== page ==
American Public Supports Protests

Posted on October 14, 2011 by

A Time Magazine Poll finds 54 percent of adult Americans are very or somewhat favorable toward the Wall Street protests around the country while 23 percent are very or somewhat unfavorable. 

More numbers from the October 9 – 10 poll: 

  • 86 % agree that Wall Street and its lobbyists have too much influence in Washington 
  • 79 % agree that the gap between rich and poor in the United States has grown too large 
  • 71 % agree that executives of financial institutions responsible for the financial meltdown in 2008 should be prosecuted
  • 68 % agree that the rich should pay more taxes

Yet…

Fifty-six percent believe that the protests will have “little impact” on American politics.

Conclusion:

Though most Americans are with us on the core issues, we have work to do convincing the public that we can make a difference in their lives.

Comments (5)

 

  1. carlos barnett says:

    We must continue to help & support those protesters on Wall Street. This simple act of courage by the mass if contniued will send the message. We had enough. But like any other campaingn it will need to be accelerated with other events and actions. I also have found in my experience that it’s not just one thing that works but a continued set of actions that forces democracy.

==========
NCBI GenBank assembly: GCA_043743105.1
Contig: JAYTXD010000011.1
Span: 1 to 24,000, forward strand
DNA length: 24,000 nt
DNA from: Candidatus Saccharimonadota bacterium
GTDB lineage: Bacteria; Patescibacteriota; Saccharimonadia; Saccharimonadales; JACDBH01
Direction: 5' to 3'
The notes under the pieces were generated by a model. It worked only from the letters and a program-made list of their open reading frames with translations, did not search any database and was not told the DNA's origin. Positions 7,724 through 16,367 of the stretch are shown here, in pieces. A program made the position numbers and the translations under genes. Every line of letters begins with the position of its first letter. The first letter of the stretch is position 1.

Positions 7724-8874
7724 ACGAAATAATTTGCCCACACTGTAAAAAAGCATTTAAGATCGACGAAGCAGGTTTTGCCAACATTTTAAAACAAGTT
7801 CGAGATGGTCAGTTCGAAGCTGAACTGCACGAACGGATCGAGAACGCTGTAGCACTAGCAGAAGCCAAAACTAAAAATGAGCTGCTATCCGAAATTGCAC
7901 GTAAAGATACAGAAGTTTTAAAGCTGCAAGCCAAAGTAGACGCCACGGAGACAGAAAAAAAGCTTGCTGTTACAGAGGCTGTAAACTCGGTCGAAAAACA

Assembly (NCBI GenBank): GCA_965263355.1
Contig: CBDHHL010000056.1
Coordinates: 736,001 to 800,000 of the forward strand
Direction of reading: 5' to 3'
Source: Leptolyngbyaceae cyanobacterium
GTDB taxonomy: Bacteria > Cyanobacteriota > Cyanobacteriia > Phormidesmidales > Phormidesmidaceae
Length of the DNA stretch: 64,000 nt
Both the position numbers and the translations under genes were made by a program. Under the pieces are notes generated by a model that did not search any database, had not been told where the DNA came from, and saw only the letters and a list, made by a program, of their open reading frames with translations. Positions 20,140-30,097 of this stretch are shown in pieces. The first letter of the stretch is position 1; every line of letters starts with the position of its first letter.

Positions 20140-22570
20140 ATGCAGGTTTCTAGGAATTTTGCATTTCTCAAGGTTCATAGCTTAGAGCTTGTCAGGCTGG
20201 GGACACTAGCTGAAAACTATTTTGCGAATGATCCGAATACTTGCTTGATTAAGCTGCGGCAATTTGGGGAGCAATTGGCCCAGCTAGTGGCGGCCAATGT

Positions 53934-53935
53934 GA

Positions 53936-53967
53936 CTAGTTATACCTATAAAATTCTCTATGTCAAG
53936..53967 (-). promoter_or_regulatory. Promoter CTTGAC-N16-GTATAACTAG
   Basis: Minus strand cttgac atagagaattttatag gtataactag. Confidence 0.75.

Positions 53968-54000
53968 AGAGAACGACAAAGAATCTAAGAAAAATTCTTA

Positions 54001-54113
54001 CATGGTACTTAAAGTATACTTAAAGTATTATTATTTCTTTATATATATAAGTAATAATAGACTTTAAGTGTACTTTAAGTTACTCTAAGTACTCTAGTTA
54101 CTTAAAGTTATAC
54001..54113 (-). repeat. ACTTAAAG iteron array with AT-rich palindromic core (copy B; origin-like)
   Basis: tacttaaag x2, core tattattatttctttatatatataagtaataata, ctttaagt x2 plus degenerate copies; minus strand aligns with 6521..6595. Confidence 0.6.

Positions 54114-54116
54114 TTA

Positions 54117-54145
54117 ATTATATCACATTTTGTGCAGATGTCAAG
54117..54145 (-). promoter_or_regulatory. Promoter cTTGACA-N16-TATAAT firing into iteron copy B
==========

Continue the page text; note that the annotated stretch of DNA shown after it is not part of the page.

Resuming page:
2. John Connolly says:

    This just in from Labor Notes Troublemakers Dispatch Online:
    More than 1,000 unionists and others rallied to the defense of the NYC Occupy Wall Streeters at 7am this morning fending off the threatened eviction from the park where OWL/NY has been centered. The cops and mayor Bloomberg thought twice, blinked, and backed off.
    Go OWLs! Smash State!

    J. Connolly

  3. Gavin Koon says:

    Given the satastics, I think the protests are better than having none at all. Loud voices to carry the facts is needed. This a more sane rational argument than the Tea Party’s just cut taxes, cut government, and regulation.
    We are in this mess due to the last administration or two poor decisions to cut regulation and oversight on wall street and gave tax breaks to the wealthest of Americans.

  4. I think you are significantly right, Lou, with a minor caveat; the Labor Movement is mostly with most people. The obvious difference is a) the Labor movement did not create the Occupy Wall Street Movement, and b) much of the Labor movement, particularly some leadership, has not been addressing itself to the set of “macro issues” such as distribution of wealth, to say nothing about that little $2 Billion a week issue, U.S. wars. The only way The Macro issue, distribution of wealth, will move in a progressive direction is when the Labor people and a critical mass of non-Labor Progressive people come together, and that is what we are now witnessing. -Rick

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